The Nonprofit Exchange (4)

What Kind of Culture are You Creating?

In Adam Bryant’s book Quick and Nimble, he shares the following excerpt from an interview with Mike Sheehan, CEO of Hill Holliday advertising agency:

“I think that there are two kinds of cultures and then you can subdivide after that…One is based on a foundation of insecurity, fear, and chaos, and one is based on a firm platform where people come to work and they’re worried about the work. They’re not worried about things that surround the work are not important. If leadership doesn’t provide a forum for that kind of stuff, it dies quickly. People forget about it and they just focus on doing their job.”

chaos or clarityThis statement goes to the very core of what is happening in organizations. Organizations that have positive cultures focus on and celebrate “positive deviance”. These organizations hire with their values in mind and assure that those brought into the organization not only can “deal with” the values but are in alignment with these values.

On the opposite end of the spectrum, organizations with an average to subpar organizational culture suffer from shortsighted planning. They bring in people simply to based on their skills, without an eye to culture and person-organization fit. These organizations tend to give space for personal conflict, inevitably giving credence to chaos and dissension as they believe avoidance is the key to seeing problems go away.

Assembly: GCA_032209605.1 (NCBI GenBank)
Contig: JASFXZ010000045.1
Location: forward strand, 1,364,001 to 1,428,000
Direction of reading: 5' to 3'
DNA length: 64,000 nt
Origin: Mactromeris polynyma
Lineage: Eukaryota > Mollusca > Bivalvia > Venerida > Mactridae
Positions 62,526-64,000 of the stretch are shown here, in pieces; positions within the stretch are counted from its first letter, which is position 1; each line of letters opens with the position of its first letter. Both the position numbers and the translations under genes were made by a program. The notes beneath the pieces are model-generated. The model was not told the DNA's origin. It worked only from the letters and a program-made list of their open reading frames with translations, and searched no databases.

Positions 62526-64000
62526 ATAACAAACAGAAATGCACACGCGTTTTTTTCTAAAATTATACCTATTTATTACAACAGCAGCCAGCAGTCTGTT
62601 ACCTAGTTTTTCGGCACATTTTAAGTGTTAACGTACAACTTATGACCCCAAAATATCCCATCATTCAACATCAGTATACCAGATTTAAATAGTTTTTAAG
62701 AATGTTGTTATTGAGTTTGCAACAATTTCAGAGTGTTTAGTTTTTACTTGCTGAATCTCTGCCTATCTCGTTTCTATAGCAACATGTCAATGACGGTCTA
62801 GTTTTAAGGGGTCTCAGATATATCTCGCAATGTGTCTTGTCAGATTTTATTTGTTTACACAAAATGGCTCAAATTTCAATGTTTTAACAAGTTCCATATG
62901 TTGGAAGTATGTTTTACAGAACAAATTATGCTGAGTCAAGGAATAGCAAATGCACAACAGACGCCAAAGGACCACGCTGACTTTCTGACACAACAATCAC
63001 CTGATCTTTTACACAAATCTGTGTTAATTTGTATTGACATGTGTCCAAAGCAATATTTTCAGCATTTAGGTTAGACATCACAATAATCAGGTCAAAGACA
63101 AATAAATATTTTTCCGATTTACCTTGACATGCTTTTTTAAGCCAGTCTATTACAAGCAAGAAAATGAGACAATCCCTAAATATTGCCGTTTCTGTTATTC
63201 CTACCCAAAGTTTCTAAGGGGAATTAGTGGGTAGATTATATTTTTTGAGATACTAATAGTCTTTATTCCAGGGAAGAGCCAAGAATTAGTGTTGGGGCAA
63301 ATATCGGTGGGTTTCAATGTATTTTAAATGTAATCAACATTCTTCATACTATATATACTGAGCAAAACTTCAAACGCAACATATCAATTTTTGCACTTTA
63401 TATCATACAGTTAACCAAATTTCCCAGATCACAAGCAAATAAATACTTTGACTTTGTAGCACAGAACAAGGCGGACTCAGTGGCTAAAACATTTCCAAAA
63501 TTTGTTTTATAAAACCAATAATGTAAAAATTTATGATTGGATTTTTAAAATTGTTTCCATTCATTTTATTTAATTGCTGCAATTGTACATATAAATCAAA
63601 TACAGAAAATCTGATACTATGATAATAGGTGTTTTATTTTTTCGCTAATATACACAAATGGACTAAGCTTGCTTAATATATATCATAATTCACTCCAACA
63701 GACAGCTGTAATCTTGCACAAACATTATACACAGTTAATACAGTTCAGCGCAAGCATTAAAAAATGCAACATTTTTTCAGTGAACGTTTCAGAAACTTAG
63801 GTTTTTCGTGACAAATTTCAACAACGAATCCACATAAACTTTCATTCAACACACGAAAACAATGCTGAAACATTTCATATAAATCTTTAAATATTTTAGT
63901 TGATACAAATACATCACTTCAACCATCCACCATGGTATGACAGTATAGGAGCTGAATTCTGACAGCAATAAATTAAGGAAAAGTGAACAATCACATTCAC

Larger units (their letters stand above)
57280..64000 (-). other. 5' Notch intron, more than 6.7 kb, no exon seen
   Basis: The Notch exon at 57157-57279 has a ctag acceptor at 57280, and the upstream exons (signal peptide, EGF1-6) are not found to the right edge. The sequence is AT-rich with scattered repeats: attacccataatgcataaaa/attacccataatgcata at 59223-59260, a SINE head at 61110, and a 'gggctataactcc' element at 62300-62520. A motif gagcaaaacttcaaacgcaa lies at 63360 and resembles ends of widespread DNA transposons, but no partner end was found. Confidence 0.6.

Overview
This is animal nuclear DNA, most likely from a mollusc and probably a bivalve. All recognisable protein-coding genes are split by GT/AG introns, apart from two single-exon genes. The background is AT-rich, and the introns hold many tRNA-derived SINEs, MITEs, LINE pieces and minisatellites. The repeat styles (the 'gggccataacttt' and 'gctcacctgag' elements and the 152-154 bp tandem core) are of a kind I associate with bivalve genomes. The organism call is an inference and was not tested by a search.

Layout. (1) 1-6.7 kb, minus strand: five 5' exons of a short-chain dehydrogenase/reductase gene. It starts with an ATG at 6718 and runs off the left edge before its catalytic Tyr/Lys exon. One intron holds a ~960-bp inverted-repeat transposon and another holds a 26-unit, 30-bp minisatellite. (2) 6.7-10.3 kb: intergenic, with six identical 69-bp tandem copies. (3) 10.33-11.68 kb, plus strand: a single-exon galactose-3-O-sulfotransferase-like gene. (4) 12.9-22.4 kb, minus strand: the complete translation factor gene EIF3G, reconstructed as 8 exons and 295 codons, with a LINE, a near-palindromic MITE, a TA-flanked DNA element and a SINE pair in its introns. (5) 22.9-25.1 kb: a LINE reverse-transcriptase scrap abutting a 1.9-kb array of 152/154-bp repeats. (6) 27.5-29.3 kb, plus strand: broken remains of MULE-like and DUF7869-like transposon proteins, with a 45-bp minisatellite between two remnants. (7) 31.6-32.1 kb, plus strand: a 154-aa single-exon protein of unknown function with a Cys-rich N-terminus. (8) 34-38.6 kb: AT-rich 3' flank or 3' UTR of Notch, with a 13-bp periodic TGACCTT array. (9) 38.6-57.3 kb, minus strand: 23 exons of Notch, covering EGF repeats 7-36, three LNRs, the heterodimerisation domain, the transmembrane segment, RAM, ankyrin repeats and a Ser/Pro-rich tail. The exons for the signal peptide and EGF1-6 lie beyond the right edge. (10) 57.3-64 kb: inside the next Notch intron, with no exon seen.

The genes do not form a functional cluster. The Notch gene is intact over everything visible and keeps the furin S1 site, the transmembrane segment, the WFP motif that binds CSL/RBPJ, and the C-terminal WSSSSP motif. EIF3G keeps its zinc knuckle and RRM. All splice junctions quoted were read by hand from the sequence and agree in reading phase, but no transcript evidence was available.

Positive organizational cultures don’t simply happen by accident. They are the outflow of leadership and teamwork, cultivated with discipline, built through trustworthy consistency, and demonstrated by personal example. If you are uncomfortable with the leadership being exemplified in your organization look at the pattern being established by those in positions of leadership, it is likely that what they do, celebrate, or promote (implicitly as well as explicitly) is exactly what is seen within your organization.

Don’t believe me, look no further than the mess that is the NFL!

Productive Conflict.

CONFLICTNo, you didn’t misread the headline. Yes, it is possible. Contrary to how we generally view conflict, it actually can be a positive and productive thing in an organization. I would go so far as to state that any team or organization that doesn’t promote healthy, creative, content-oriented conflict will not grow or innovate.

Earlier this week, as part of my work at the SynerVision Leadership Foundation, I was able to co-host a hangout with Bill Stierle. Bill is a specialist in communications and relationships, oh and he also serves to mediate and facilitate high-conflict situations. During our Hangout, both Bill and Hugh Ballou challenged the idea that ignoring conflict in our organizations is acceptable. Bill points out that conflict typically flows from one of three levels: 1) Thinking style, 2) Emotional style, or 3) Belief style.